Using Virtual Manipulatives to Teach Math


Using manipulatives in mathematics instruction can help you to address state standards for mathematical practice.

Abstract concepts are essential to understanding and doing mathematics. They are also a source of difficulty for students who struggle with mathematics, many of whom find even basic mathematics concepts hard to understand. Teachers often use tangible materials—referred to as manipulatives—to concretely represent these abstract concepts and help their students understand them. Manipulatives can also be used to help students link these concepts with prior knowledge. Using manipulatives in mathematics instruction can help you to address math standards, particularly standards related to making sense of problems and abstract reasoning.

In the past, most classrooms only had physical manipulatives. Today, however, more classrooms have improved access to computers and the Internet, and virtual manipulatives are becoming increasingly common. Virtual manipulatives can be useful tools for students, and they can help them learn how to use appropriate technology tools for mathematics.

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Using in Your Classroom: 

Virtual manipulatives are digital “objects” that resemble physical objects.

You can manipulate these digital objects, often with a mouse, just as you would manipulate physical objects. Many of the virtual manipulatives typically used in mathematics education are available  for free online . These include Base-10 Blocks, Cuisenaire Rods, and tangrams. Most virtual manipulatives come with structured activities or suggestions to help teachers use them in the classroom.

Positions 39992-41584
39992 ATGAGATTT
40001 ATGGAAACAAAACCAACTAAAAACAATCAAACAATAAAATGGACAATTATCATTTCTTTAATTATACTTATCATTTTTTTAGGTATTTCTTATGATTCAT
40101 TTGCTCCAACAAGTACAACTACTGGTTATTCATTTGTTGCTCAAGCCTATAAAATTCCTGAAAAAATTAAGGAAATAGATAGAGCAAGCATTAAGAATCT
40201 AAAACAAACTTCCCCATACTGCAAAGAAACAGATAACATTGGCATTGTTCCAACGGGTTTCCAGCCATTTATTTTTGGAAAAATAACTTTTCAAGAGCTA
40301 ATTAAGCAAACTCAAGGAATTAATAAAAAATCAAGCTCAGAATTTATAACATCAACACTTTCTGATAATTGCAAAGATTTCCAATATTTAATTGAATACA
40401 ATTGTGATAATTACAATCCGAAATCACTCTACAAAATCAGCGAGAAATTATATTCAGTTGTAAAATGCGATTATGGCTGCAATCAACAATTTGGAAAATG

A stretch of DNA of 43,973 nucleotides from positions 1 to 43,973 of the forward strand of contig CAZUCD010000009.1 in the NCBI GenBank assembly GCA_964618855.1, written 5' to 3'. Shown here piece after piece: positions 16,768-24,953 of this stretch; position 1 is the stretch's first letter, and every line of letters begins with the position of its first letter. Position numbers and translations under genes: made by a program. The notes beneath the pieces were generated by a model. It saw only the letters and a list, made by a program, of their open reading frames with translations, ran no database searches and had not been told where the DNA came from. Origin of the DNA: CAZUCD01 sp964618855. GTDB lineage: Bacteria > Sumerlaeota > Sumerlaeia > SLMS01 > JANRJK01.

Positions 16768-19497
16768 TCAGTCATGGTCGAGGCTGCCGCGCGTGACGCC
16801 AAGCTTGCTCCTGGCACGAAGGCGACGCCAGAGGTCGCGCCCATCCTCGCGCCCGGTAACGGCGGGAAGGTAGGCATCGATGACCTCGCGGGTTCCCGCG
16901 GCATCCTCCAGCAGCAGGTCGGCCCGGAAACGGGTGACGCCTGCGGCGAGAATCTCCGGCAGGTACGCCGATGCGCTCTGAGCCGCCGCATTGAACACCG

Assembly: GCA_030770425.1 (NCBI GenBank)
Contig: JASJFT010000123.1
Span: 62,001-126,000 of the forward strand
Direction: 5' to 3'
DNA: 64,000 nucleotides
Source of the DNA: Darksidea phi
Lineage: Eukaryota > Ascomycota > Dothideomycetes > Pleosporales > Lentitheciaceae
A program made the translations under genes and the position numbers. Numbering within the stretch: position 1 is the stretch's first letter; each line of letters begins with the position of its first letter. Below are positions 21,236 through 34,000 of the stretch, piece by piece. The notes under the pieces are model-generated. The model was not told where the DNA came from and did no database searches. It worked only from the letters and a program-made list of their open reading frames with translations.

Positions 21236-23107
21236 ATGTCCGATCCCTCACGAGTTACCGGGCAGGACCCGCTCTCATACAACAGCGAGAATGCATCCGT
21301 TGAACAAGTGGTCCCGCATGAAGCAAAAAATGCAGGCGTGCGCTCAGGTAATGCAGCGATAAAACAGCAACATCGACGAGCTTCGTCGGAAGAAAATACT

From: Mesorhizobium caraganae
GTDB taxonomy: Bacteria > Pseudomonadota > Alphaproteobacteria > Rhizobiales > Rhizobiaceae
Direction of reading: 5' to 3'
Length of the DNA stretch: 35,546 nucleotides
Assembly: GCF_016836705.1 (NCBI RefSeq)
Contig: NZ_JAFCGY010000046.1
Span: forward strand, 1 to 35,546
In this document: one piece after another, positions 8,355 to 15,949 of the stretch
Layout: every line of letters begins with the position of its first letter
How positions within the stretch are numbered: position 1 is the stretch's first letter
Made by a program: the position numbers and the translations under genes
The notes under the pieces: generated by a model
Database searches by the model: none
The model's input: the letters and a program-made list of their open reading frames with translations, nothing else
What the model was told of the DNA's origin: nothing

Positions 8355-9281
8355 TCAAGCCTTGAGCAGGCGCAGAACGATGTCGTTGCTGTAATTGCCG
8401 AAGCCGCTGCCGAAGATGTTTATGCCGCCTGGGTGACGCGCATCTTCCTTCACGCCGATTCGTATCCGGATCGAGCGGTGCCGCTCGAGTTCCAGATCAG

Benefits of Virtual Manipulatives

Virtual manipulatives can benefit your students in several ways. Using these tools in your classroom can:

  • Help students understand abstract mathematics concepts
  • Lead to a richer and more complex understanding of concepts
  • Help clarify student misconceptions and build connections between concepts and representations

These tools can be especially helpful for students with disabilities because they can improve their understanding of the abstract symbolic language of mathematics. Students who struggle in mathematics often find it hard to connect visual and symbolic representations, but virtual manipulatives can help make these connections clear.

In addition, virtual objects can be altered in ways that concrete ones cannot (for example, the size, shape, and color of a block can be changed). In many cases, this enables students to create more examples than they could with physical objects. Many virtual manipulatives also have the added benefit of providing students with hints and feedback, allowing them to practice on their own without teacher assistance.

These features mean that virtual manipulatives can be especially helpful for students with language difficulties, including English language learners. These students often have trouble explaining what they are learning in mathematics, but virtual manipulatives can help them clarify their thinking and share their thoughts with others.

Choosing Virtual Manipulatives 

There are many virtual manipulatives to choose from. When deciding which ones to use in your classroom, remember to:

  • Ensure that the manipulatives are linked to specific mathematics content and evidence-based strategies (and that they are not used as a separate activity).
  • Ensure that the manipulatives are used as part of a progression from concrete to pictorial to abstract (see the section on What the Research Says for more detail).
  • Evaluate embedded options and supports:
    • Can you adjust the level of difficulty for different students?
    • Is feedback provided? If so, what type of feedback?
    • Will you need to be on hand to provide additional feedback and support?
    • How clear are the instructions for use? Will you need to provide additional guidance?

Used wisely, virtual manipulatives can be an excellent addition to your teaching toolkit. They can provide students with opportunities for guided exploration, helping them build a solid understanding of mathematics concepts. They can also help students demonstrate and share their learning.